OC53A:
Chemical and Biological Impacts of Ocean Acidification in the Pacific Ocean I

Session ID#: 92405

Session Description:
Ocean acidification is one of many stressors relevant to ocean ecosystems in a changing climate. In the Pacific Ocean, acidification is occurring in concert with changes in other key processes such as increasing temperature, deoxygenation, changing circulation patterns, changes in nutrient concentrations, and trophic alterations. The nature and magnitude of the impacts from ocean acidification on marine organisms, ecosystems and the biological pump may be different (exaggerated or modulated) when coupled with these other stressors. Understanding these changes and their influence on organisms and ecosystems has the potential to help understand and predict future ecosystem and biogeochemical responses. Furthermore, questions remain regarding the degree to which unexpected or abrupt changes and regime shifts will occur and to what degree and extent the biological and biochemical thresholds would be surpassed. This session will discuss the role of ocean acidification in the context of other stressors, such as temperature, deoxygenation, nutrients enrichment or depletion, taking into consideration the potential for abrupt changes and the role of complex biogeochemical and climatic feedbacks.
Co-Sponsor(s):
  • CP - Coastal and Estuarine Processes
  • OB - Ocean Biology and Biogeochemistry
  • OM - Ocean Modeling
Index Terms:

4805 Biogeochemical cycles, processes, and modeling [OCEANOGRAPHY: CHEMICAL]
4806 Carbon cycling [OCEANOGRAPHY: BIOLOGICAL]
4815 Ecosystems, structure, dynamics, and modeling [OCEANOGRAPHY: BIOLOGICAL]
4835 Marine inorganic chemistry [OCEANOGRAPHY: CHEMICAL]
Primary Chair:  Richard A Feely, NOAA Pacific Marine Environmental Laboratory, Ocean Climate Research Division, Seattle, WA, United States
Co-Chair:  Nina Bednarsek, Southern California Coastal Water Research Project, Biogeochemistry, Costa Mesa, CA, United States
Primary Liaison:  Nina Bednarsek, Southern California Coastal Water Research Project, Biogeochemistry, Costa Mesa, CA, United States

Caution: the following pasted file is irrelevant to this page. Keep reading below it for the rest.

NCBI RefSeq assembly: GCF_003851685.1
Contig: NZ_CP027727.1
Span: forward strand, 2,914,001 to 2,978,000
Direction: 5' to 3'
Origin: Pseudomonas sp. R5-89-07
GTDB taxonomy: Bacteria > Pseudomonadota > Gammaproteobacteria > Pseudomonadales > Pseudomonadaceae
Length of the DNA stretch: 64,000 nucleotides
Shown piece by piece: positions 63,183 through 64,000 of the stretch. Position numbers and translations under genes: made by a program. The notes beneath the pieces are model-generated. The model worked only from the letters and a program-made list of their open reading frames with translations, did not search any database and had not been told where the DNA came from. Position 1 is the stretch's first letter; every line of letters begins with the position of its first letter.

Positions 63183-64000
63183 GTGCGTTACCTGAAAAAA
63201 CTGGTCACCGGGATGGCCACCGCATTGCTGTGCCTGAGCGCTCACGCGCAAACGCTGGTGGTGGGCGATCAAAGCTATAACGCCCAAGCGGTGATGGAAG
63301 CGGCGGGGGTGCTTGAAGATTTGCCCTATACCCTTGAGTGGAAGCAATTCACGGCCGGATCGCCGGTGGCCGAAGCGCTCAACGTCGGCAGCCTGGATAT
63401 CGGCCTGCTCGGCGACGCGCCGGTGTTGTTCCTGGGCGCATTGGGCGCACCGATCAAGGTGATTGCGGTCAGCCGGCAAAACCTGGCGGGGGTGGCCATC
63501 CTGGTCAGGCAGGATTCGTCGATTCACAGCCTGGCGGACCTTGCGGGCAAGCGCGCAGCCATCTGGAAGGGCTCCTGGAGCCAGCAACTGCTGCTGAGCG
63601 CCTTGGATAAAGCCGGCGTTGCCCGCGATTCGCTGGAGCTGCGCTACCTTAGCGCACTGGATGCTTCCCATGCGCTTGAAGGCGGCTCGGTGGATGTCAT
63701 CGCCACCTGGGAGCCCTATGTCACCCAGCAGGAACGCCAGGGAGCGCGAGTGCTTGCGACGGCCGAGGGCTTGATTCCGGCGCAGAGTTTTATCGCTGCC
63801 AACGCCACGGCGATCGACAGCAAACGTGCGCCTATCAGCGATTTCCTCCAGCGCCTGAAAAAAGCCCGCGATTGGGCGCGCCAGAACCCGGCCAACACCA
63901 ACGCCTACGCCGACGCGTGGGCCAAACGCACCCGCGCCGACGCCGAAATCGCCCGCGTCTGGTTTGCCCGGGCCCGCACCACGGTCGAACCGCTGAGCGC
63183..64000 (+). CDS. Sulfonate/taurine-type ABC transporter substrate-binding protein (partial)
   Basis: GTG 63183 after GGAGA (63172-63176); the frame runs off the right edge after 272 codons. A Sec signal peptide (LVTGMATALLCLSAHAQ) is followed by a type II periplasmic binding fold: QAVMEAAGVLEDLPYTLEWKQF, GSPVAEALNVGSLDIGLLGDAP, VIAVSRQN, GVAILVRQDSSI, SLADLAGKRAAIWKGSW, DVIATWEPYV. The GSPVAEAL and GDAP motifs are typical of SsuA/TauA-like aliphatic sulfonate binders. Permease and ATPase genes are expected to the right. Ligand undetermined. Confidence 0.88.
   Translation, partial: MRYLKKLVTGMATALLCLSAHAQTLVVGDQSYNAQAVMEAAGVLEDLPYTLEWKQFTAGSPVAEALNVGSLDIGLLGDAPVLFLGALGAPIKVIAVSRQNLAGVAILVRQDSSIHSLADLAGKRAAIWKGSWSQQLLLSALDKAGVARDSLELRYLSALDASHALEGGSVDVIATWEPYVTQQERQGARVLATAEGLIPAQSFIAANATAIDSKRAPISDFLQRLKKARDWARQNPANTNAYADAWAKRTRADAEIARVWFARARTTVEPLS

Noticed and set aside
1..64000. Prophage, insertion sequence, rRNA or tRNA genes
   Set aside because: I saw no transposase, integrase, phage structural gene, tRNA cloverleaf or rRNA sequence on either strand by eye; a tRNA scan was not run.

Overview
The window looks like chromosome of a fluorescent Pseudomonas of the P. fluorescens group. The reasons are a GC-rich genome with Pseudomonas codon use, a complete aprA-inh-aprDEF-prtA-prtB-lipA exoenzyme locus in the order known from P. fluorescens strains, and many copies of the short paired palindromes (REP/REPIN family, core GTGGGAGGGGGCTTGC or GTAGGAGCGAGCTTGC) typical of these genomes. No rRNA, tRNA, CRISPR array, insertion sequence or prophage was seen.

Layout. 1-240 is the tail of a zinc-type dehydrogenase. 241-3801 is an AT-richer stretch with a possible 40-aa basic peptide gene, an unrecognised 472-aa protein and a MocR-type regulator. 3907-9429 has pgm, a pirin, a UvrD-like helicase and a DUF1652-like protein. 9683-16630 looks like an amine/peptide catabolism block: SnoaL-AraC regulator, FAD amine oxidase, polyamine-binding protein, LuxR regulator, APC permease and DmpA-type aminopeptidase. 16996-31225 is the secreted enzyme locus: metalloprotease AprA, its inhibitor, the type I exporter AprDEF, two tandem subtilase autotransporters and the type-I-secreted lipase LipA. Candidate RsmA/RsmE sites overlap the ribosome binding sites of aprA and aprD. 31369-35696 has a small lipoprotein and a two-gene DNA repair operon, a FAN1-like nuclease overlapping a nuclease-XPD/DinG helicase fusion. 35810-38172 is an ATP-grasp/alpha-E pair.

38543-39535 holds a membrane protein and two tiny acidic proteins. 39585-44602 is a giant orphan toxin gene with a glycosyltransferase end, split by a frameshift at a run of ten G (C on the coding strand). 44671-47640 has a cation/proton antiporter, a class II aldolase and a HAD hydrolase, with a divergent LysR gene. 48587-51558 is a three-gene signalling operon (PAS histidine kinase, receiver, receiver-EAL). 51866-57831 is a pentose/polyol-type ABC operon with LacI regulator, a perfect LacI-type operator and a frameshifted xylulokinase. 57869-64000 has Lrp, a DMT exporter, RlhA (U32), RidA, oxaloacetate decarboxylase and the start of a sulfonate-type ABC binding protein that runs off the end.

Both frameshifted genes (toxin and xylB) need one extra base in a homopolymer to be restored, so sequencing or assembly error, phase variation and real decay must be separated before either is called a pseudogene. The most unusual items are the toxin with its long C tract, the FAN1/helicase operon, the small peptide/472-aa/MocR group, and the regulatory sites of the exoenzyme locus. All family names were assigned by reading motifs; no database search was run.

Moderators:  Richard A Feely, NOAA PMEL, Seattle, WA, United States and Nina Bednarsek, Southern California Coastal Water Research Project, Biogeochemistry, Costa Mesa, CA, United States
Student Paper Review Liaison:  Nina Bednarsek, Southern California Coastal Water Research Project, Biogeochemistry, Costa Mesa, CA, United States

Abstracts Submitted to this Session:

World's Most Acidic Hydrothermal System off NE Taiwan (638876)
Chen-Tung Arthur Chen1,2, Bin-Jye Crystal Wang1 and Hsiu-I Annie Huang1, (1)National Sun Yat-sen University, Department of Oceanography, Kaohsiung, Taiwan, (2)Zhejiang University, Ocean College, Zhoushan, China
Carbonate Chemistry Through a Transect of the North Pacific: Particle Fluxes and Dissolution Patterns (642375)
William Berelson1, Jess F Adkins2, Adam Subhas3, Sijia Dong1, John Naviaux4, Patrizia Ziveri5 and James William Buchanan Rae6, (1)University of Southern California, Los Angeles, CA, United States, (2)California Institute of Technology, Geological and Planetary Sciences, Pasadena, CA, United States, (3)Woods Hole Oceanographic Institution, Marine Chemistry & Geochemistry, Falmouth, United States, (4)California Institute of Technology, Pasadena, CA, United States, (5)Institute of Environmental Science and Technology, Universitat Autònoma de Barcelona, Barcelona, Spain, (6)University of St Andrews, School of Earth and Environmental Sciences, St Andrews, United Kingdom